Connections….. From ‘Emergence’ Magazine…

by Bernie Bell - 09:03 on 30 May 2023


We were walking on the beach at the Bay of Skaill and got talking with a couple here on holiday from Formby, Lancashire.  Formby, for me, triggers a memory of one of my Mum’s favourites – George Formby……


The couple we were talking with told us a tale…..

George Orwell wrote a novel – ‘The Road to Wigan Pier’… https://en.wikipedia.org/wiki/The_Road_to_Wigan_Pier ..but Wigan doesn’t have a pier – as such.

There are the remains of what were structures for transferring coal to boats.  The tale goes that a local kidder told a visitor that one of them was Wigan Pier – and a myth was born!

Did George Orwell then unknowingly perpetuate the myth?

Or does the 'road' to Wigan Pier follow the coal from the mine to the boat - and the lives of the workers along the way - which is what George Orwell was wrting about? 

Our informant is a member of the Wigan Archaeology Society, which I ‘Googled’…and found…


The Wigan connection, for me, is Wigan Casino in the early ‘70’s when the ‘skin‘ girls from school used to go there to all-nighters and dance themselves silly to Northern Soul…




While I was visiting the Wigan Archaeology Society site I saw this notice of a talk coming up in June…..

“June 7th :
Alison Burns -
"Footprints in the Sand - Prehistoric Landscapes of the Formby and Sefton Coastline"

Looks very interesting – if you’re in the area.  I wonder will Alison Burns include this - see link in ‘The Marks We Leave’…


Humans leave all kinds of ‘footprints’….





I could really take off on this – I think I’ll stop now!


From ‘Emergence’ Magazine…


by Bear Guerra

“The saguaro can be understood as free of the earth, like human beings…” —Jane H. Hill and Ofelia Zepeda."

“In the Sonoran Desert, Saguaro have long been treated as family members. From a young age, Tohono O’odham children are taught not to throw rocks at or otherwise harm these tall, many-limbed beings—they’re seen as people, respected members of the community. Each year, they share an abundance of gifts: broad bodies for shade, white blossoms that attract pollinating bats, pulpy red fruit for sustenance, and finally, at the end of their 150-year lifespan, they offer their ribs as material for building homes. Today, this desert keystone species is threatened: young Saguaro are vulnerable to prolonged drought and weather extremes, as well as to the destructive wildfires that invasive buffelgrass has introduced into the landscape. But like the peoples who live among them, Saguaro have honed their resilience through centuries of life in the desert, and ecologists are hopeful they can be leaders, and not just victims, in our changing climate.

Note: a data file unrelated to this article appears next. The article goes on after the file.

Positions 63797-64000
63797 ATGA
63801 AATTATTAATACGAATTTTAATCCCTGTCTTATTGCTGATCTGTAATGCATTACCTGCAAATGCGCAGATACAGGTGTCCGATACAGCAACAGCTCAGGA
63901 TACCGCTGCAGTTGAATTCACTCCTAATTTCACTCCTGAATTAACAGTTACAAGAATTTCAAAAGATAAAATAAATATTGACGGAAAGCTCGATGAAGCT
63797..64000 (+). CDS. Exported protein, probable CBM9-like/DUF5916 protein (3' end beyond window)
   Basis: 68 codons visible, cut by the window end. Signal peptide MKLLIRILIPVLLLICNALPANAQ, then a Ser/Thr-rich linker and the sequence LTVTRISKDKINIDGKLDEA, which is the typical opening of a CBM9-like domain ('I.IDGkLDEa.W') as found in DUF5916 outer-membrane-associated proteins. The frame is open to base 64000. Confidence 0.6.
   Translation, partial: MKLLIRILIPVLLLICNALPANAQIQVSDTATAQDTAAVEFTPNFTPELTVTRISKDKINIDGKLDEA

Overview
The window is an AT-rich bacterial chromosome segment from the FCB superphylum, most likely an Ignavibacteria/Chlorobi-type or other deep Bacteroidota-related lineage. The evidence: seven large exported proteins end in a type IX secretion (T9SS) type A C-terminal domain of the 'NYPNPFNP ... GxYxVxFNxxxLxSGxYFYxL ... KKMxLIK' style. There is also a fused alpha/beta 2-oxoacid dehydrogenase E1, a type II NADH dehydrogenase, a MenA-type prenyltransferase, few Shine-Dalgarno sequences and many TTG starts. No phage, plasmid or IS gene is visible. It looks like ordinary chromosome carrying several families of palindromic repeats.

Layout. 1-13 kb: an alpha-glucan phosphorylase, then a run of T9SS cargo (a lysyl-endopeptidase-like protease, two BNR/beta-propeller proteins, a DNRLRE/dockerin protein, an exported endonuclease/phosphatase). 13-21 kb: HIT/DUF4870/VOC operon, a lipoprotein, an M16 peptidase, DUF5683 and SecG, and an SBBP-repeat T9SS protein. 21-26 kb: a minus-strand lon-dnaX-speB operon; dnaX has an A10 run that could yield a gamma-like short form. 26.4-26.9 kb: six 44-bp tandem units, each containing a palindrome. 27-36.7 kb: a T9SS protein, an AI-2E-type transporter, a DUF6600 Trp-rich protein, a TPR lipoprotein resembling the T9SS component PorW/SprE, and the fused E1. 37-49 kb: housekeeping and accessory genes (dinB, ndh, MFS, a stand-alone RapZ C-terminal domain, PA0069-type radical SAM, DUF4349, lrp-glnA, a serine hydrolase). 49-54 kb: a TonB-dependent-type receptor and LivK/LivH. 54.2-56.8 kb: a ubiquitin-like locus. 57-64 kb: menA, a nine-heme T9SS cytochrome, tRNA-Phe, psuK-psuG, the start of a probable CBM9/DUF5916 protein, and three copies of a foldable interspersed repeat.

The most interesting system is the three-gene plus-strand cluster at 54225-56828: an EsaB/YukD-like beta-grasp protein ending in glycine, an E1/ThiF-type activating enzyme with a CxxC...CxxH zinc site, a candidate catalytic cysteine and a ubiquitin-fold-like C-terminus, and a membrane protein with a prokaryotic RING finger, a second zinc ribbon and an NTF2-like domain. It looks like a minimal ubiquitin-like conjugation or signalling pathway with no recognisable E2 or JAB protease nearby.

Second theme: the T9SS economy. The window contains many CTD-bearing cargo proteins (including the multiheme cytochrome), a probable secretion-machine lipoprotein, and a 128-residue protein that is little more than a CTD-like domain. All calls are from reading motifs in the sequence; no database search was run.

Bear Guerra, a Tucson-based environmental photographer, has been spending time with Saguaro and photographing them since he moved to the area a few years ago. In this series of portraits, he captures the strength, longevity, and diversity of these rooted beings, illuminating their enduring presence.“


Saguaro, Free of the Earth

by Boyce Upholt

“Imagine a world where the mountains and glaciers, trees and waterways and animals—everything comprising our living, breathing planet—had as much a right to exist, legally, as humans. In this narrated essay, author Boyce Upholt travels to meet with the O’odham peoples of the Sonoran Desert, who have long revered the Saguaro cactus as a being with personhood. As Saguaro are bulldozed to make way for a segment of the US-Mexico border wall through Organ Pipe Cactus National Park, existing legal protections for the cactus come up against human-centric and extractive attitudes towards the Earth. Talking with elders from the Tohono O’odham Nation who are acting on behalf of the rooted beings of the desert, Boyce wonders how our Earth might transform if we recognized the dignity of all life”.

Available on

Apple Podcasts 







Here’s one I made earlier….. https://theorkneynews.scot/2021/04/20/galapagos-by-kurt-vonnegut-a-tale-for-our-times/


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